History written with sword, Part I



During his last days on an isolated island, St Helena, Napoleon Bonaparte, a graduate from a French military academy and an accomplished swordsman, had famously said, “Pen is mightier than sword.” If someone had asked Prophet Mohammad, founder of Islam, to make a choice, probably he would have said, ”Both are mighty but sword is mightier. The messages Allah gave me had to be written down but the use of sword is necessary to spread his message. Without the help of sword, pen would not achieve anything.”  

Arab before Mohammad

Since time immemorial, the Arab tribes had lived as self-governing sedentary or nomadic communities. They worshipped idols of their gods considered their protectors, natural things such as trees, stones, springs, and wells, etc. In Mecca, unity among the members of the same tribe was not a common characteristic. A tribe consisted of clans with common ancestry. Clans too clashed for supremacy. In Mecca, the mercantile Quraysh tribe had two rival clans, Banu Hashim (Hashemites) and Banu Umayya (Umayyads) with common ancestry. Hashemites were custodians of Mecca’s sacred precinct, the Kaaba, which housed the idols of tribal deities. Umayyads ruled the city-state in their traditional tribal style.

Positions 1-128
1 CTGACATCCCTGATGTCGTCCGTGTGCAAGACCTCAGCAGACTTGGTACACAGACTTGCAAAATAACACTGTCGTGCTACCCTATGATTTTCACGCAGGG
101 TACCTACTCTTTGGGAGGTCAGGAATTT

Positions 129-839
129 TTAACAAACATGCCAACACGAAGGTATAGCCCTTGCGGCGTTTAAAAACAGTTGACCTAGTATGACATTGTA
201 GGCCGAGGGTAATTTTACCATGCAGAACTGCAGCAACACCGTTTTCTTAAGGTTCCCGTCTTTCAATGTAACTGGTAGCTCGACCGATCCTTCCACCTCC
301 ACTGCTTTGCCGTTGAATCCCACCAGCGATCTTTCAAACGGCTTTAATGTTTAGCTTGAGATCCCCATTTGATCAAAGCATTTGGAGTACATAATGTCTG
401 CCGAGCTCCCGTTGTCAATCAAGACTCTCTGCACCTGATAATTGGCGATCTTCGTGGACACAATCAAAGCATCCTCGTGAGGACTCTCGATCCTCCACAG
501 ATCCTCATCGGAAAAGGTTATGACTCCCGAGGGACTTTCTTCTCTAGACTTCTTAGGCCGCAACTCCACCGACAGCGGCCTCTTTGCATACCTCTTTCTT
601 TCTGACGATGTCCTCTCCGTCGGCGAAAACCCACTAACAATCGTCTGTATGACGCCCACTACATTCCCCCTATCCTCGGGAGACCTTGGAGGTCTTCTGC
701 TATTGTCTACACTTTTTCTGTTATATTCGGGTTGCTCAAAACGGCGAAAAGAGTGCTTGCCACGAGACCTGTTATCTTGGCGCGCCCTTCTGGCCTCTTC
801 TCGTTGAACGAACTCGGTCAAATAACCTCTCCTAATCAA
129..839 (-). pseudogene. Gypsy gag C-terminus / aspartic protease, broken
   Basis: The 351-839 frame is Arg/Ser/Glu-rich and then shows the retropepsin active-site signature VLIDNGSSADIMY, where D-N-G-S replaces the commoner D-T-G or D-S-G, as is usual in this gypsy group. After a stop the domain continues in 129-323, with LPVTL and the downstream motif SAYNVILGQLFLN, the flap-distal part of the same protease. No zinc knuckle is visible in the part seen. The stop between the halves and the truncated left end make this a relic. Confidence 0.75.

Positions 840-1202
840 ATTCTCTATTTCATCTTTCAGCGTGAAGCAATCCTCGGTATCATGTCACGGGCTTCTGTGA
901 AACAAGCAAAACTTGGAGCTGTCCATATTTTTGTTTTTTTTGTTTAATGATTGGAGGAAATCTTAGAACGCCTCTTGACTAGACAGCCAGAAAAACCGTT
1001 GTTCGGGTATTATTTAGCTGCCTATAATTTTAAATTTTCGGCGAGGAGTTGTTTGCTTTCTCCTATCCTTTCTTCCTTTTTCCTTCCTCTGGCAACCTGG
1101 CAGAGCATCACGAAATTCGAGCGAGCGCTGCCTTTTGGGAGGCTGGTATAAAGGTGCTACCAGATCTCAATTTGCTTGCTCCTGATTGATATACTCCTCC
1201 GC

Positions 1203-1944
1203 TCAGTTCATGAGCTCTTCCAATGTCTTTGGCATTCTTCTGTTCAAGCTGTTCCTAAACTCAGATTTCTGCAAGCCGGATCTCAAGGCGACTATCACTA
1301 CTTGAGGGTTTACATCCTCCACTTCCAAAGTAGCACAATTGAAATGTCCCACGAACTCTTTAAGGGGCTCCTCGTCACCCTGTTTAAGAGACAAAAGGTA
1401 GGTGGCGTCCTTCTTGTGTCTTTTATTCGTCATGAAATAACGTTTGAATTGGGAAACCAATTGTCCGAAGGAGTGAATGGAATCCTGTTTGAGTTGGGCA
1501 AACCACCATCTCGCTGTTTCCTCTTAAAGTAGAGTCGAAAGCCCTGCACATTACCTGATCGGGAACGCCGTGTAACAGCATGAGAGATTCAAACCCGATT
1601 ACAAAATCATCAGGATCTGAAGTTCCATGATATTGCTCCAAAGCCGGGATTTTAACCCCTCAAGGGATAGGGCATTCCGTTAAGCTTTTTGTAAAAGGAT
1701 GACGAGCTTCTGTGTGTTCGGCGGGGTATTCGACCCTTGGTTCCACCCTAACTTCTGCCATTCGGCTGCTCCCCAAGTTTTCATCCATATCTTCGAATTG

Muhammad ibn ‘Abdullāh (570-632 CE) was born into the Hashemite clan in Mecca. According to the Islamic belief, when he was about 40, he used to spend hours alone in prayer and meditation in the Mount Hira cave of mountain Jabal an-Nour, 3 miles from Mecca, speculating, inter alia, about the moral degeneration of the people and in the quest for true religion. One day, he claimed that the angel Gabriel appeared before him and commanded him to recite five verses. The angel said that God had chosen Muhammad and ordered him to spread the message of Islam meaning (in Arabic) “submission” that there is only one God i.e. Allah. Those five verses, later included in the Quran (meaning “the recitation”), became the foundation of Islam. The process of revelations continued for the next 23 years (each revelation known as Ayah — literally, “Sign of God”), until his death. Every Muslim proclaims: “I testify that there is no god but Allah, and I testify that Muhammad is a Messenger of Allah”. The last ayah says: “So prostrate to Allah and worship.”